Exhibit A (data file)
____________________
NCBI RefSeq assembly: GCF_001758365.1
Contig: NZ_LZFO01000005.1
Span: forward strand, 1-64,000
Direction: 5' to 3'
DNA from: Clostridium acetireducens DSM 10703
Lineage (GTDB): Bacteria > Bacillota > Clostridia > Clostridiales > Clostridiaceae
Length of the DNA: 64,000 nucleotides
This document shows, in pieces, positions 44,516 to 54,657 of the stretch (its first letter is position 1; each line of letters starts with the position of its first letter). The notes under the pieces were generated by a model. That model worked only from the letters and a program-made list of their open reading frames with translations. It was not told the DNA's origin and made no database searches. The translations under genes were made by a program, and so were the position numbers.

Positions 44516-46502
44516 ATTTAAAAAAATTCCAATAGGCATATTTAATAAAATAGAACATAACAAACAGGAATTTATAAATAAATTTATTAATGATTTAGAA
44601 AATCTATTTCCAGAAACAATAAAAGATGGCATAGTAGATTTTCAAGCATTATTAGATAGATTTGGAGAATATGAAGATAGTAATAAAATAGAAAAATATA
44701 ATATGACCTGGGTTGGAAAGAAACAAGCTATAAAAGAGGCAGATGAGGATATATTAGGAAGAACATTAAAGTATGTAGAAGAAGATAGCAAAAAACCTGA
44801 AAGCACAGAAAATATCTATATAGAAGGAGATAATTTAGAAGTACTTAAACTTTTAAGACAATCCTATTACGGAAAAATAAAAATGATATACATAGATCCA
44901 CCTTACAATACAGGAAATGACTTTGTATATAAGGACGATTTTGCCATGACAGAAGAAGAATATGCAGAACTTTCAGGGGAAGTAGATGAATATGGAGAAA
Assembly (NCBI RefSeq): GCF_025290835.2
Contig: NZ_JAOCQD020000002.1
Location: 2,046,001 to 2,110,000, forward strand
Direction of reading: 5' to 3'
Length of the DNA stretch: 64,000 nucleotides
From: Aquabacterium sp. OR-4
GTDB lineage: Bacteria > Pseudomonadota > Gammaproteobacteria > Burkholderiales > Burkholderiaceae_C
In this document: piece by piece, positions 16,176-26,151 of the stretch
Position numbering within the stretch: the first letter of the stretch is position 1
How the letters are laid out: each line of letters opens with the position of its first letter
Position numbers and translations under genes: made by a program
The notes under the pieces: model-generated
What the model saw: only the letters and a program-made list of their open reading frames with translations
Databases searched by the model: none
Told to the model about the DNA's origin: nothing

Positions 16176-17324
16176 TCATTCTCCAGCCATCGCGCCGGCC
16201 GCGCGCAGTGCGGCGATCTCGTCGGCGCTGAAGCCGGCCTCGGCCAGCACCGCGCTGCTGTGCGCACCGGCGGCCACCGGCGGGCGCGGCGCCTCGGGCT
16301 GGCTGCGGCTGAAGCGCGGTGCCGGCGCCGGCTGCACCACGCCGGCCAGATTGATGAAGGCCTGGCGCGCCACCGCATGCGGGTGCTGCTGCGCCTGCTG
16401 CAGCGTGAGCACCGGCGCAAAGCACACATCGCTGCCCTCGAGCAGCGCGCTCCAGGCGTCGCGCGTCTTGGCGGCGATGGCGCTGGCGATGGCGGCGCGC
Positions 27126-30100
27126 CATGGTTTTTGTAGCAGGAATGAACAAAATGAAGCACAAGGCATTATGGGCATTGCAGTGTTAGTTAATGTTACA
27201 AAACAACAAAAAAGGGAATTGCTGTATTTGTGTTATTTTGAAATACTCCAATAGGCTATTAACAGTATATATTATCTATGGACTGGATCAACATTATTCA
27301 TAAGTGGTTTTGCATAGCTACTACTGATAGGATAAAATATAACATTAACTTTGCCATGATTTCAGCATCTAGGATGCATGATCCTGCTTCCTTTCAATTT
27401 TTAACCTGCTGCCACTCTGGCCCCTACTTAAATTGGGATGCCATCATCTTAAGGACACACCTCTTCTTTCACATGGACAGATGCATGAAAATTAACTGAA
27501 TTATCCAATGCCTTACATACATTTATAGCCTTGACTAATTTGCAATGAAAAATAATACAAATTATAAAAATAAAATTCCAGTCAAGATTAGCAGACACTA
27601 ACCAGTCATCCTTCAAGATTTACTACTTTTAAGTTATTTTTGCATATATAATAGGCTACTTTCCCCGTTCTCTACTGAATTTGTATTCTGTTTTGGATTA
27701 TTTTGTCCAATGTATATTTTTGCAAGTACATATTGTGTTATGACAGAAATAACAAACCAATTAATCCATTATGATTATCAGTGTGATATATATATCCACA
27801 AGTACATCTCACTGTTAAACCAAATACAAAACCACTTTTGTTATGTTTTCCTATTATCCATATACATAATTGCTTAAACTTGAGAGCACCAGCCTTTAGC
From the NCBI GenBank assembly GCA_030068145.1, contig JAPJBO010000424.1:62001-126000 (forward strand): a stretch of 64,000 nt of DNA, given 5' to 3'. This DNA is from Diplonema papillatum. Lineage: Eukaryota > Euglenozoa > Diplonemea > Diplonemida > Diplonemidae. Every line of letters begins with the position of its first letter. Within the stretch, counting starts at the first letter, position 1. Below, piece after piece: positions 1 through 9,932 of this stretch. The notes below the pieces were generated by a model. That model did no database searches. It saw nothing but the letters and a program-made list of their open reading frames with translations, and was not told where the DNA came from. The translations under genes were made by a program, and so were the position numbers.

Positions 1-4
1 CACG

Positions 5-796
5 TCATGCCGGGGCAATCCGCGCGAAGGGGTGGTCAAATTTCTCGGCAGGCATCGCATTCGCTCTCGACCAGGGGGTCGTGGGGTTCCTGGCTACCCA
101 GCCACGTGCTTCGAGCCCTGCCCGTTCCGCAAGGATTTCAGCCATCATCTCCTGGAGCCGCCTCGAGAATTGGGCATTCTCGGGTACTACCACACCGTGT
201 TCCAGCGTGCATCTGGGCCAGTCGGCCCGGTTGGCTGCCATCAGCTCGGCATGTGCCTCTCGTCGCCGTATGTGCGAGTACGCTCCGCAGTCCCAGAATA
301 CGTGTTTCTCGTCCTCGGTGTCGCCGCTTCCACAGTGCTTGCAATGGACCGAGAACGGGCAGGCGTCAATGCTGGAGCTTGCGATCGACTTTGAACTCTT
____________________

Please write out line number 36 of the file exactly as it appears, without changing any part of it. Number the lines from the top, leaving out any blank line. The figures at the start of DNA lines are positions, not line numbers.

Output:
27126 CATGGTTTTTGTAGCAGGAATGAACAAAATGAAGCACAAGGCATTATGGGCATTGCAGTGTTAGTTAATGTTACA